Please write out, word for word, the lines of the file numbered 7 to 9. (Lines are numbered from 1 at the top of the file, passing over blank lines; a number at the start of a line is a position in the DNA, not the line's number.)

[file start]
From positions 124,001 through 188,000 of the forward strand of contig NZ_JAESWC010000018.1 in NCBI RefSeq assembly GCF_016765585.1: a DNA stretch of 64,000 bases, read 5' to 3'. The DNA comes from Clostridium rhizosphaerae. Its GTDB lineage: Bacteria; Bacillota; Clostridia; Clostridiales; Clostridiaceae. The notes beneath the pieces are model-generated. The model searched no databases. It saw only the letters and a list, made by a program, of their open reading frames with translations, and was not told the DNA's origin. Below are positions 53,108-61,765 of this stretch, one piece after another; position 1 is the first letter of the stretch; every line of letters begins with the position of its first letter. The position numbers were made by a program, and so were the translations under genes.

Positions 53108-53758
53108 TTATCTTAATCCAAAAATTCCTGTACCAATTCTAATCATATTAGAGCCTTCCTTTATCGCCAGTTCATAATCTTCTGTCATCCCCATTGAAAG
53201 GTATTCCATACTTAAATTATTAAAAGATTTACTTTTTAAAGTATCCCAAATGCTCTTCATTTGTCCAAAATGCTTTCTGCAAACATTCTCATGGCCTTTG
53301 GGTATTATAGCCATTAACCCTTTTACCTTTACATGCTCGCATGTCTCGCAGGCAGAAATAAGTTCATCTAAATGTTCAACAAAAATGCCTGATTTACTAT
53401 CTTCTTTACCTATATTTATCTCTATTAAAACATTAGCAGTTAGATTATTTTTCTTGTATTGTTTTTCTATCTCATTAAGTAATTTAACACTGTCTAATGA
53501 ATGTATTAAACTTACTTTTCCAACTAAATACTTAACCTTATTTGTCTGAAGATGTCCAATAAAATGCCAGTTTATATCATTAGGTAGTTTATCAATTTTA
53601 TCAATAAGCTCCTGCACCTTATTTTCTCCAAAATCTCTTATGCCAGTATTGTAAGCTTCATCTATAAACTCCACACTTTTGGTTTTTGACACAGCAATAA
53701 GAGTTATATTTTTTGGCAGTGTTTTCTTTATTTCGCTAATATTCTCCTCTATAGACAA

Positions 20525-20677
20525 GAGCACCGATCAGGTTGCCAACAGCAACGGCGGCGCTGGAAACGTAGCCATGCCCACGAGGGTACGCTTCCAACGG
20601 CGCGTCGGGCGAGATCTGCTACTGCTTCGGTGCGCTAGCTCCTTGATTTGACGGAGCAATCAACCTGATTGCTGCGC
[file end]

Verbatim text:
53501 ATGTATTAAACTTACTTTTCCAACTAAATACTTAACCTTATTTGTCTGAAGATGTCCAATAAAATGCCAGTTTATATCATTAGGTAGTTTATCAATTTTA
53601 TCAATAAGCTCCTGCACCTTATTTTCTCCAAAATCTCTTATGCCAGTATTGTAAGCTTCATCTATAAACTCCACACTTTTGGTTTTTGACACAGCAATAA
53701 GAGTTATATTTTTTGGCAGTGTTTTCTTTATTTCGCTAATATTCTCCTCTATAGACAA